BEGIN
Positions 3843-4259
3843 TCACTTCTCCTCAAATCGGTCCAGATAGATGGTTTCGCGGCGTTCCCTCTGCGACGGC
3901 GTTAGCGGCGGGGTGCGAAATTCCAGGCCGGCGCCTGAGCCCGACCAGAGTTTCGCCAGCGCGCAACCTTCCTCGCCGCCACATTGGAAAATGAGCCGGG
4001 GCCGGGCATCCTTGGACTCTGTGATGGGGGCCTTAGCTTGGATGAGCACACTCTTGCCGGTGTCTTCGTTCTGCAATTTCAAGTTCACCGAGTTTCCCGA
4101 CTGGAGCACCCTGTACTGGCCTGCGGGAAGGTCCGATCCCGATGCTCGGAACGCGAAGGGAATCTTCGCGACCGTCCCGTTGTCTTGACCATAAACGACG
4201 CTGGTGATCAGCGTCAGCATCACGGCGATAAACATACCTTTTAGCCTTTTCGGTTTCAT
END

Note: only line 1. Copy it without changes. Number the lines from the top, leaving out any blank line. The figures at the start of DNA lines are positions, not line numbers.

Positions 3843-4259